115 South 1400 East, 201 JFB Salt Lake City, UT 84112-0830 www.physics.utah.edu

INSIDE:

Newsletter for friends and alumni of

Department of Physics & Astronomy

Department Renamed New Faculty Awards Renovations College of Science Alumni Association Growing Astronomy Program

CALENDAR August 22, 2009 Common Exam August 24, 2009 Fall Semester Begins September 2, 2009 “Here We Go Again“ BBQ

Did you know? The Spectrum is also available electronically. To receive the Spectrum by email, please contact newsletter@physics.utah.edu

September 24, 2009 Employee Appreciation Day

Oc tober 21, 2009 Frontiers of Science Influenza: Why Can’t We Get Rid of It?

2009-2010 Conferences & Workshops Astronomy Film Festival

September 30, 2009 Frontiers of Science The Calculus of Friendship Oc tober 12-17, 2009 Fall Break

New Student Leadership

Story suggestions, upcoming events & comments always welcome. Contact us at newsletter@physics.utah.edu or contact Kathrine Skollingsberg at (801) 585-0182.

© 2009 University of Utah

Adam’s Demonstrations

SPECTRUM Volume 1, Issue 1 Summer 2009

Name change reflects evolution in curriculum, research and department as a whole.

S

peaking to students at the Spring 2009 Undergraduate Seminar, department Chairman Dave Kieda declared, “None of you here will ever receive a degree from the Department of Physics.” The room filled with shocked silence as Kieda continued, “The Department of Physics is officially the Department of Physics and Astronomy!” The change was approved by the Board of Regents on March 23 and was celebrated on June 3 in the James Fletcher Building. Physicists and astronomers alike came together over an assortment of space cake, Starbursts, Milky Way candy bars, and Starlight mints, to celebrate the landmark achievement. Kieda and Pierre Sokolsky, dean of the College of Science, both spoke briefly, highlighting the department achievements of the last year. Recognition was given to Zeke Dumke of the E.R. & E.W. Dave Kieda (right) after presenting a certificate of appreciation to Steve Denkers. Dumke Foundation, and to Steve Denkers of the Willard L. Eccles Foundation. Generous funding from both foundations have helped establish and develop the current astronomy program and its research. Astronomy courses were first taught on campus in the 1890s, as a part of the math department, and the university has had an on-campus observatory of one form or another for the last 50 years, but there was never a dedicated astronomy program until now. Within the department, astronomy research started with the discovery of a nova, by Professor Don Groom, and has continued for more than 35 years. For students, the department now offers a major degree program in Astronomy, and a minor as well. The title ‘Department of Physics’ is now a thing of the past. However, for the ‘Department of Physics and Astronomy’, when looking towards the future, the stars are the limit.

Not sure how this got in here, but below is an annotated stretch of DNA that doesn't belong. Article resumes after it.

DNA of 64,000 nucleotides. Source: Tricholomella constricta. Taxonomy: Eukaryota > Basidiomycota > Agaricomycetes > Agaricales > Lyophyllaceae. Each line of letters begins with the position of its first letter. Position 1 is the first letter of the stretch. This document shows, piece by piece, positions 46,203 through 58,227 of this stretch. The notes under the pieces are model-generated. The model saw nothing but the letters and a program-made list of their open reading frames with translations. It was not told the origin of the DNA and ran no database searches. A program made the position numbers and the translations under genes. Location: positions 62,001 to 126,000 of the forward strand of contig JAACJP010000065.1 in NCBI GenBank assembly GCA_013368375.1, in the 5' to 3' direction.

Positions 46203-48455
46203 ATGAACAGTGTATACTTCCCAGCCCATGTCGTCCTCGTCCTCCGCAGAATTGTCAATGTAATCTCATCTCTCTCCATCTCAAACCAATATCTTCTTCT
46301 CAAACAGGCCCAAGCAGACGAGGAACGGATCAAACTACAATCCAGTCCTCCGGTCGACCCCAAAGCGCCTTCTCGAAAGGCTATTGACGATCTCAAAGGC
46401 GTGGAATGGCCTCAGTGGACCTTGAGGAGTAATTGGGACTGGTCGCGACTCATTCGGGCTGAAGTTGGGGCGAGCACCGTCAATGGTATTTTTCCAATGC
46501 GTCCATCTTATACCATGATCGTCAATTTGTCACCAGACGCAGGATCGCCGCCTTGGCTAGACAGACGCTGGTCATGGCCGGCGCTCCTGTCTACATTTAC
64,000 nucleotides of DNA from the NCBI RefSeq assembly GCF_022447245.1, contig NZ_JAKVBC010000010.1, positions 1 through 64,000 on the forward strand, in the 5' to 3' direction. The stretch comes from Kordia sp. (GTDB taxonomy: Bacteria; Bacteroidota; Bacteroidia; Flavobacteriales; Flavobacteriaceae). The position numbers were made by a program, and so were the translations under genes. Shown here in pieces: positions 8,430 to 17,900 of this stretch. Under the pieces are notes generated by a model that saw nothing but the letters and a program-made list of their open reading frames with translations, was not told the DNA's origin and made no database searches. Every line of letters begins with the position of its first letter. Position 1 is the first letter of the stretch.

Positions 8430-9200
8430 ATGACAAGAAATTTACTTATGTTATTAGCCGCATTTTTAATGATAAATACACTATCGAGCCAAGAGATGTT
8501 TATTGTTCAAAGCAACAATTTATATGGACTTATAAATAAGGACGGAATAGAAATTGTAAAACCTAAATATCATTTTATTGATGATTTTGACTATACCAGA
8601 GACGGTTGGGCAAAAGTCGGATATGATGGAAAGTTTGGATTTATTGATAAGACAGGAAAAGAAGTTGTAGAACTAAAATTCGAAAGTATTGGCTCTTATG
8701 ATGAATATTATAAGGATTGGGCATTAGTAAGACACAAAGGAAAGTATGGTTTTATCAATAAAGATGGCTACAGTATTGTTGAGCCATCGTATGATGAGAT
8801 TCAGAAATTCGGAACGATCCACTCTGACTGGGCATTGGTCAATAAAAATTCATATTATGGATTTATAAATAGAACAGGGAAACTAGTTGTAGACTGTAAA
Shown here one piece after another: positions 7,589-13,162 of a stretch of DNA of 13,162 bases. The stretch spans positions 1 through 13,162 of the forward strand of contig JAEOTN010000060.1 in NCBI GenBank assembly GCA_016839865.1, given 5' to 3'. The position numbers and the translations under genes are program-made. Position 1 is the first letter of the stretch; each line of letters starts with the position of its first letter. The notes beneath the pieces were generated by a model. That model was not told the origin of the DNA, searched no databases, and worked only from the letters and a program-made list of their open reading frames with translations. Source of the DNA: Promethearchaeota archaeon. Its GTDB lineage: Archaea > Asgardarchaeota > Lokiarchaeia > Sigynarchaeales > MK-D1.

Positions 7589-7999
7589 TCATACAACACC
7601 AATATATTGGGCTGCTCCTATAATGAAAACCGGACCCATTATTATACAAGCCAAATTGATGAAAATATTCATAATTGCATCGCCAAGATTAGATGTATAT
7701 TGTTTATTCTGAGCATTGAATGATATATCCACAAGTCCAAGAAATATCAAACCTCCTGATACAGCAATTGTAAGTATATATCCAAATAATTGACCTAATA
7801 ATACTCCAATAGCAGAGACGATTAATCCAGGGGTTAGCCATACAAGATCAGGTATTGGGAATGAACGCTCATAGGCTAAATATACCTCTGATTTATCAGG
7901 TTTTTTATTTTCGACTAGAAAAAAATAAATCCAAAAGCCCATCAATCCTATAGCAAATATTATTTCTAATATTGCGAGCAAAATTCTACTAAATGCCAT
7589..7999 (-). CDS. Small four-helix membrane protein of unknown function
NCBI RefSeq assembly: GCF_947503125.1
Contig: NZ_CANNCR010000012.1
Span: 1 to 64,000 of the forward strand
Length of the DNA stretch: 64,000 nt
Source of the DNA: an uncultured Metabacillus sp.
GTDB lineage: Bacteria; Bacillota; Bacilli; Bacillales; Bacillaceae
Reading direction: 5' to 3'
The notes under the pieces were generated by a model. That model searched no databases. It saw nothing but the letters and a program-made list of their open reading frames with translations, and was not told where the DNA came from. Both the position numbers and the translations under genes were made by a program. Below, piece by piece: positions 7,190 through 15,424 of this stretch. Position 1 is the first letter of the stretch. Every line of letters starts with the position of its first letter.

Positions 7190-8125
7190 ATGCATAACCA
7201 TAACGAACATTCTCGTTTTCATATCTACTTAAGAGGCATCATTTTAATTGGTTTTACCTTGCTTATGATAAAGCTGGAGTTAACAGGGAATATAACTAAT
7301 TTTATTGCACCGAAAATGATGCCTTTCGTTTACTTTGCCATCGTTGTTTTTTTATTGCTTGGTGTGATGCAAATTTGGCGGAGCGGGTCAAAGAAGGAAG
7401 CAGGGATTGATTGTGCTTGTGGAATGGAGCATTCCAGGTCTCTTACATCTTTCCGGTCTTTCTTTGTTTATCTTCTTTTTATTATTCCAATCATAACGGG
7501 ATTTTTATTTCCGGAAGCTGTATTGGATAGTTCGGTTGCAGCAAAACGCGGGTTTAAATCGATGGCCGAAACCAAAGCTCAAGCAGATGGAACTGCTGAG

Spectrum Newsletter: Summer 2009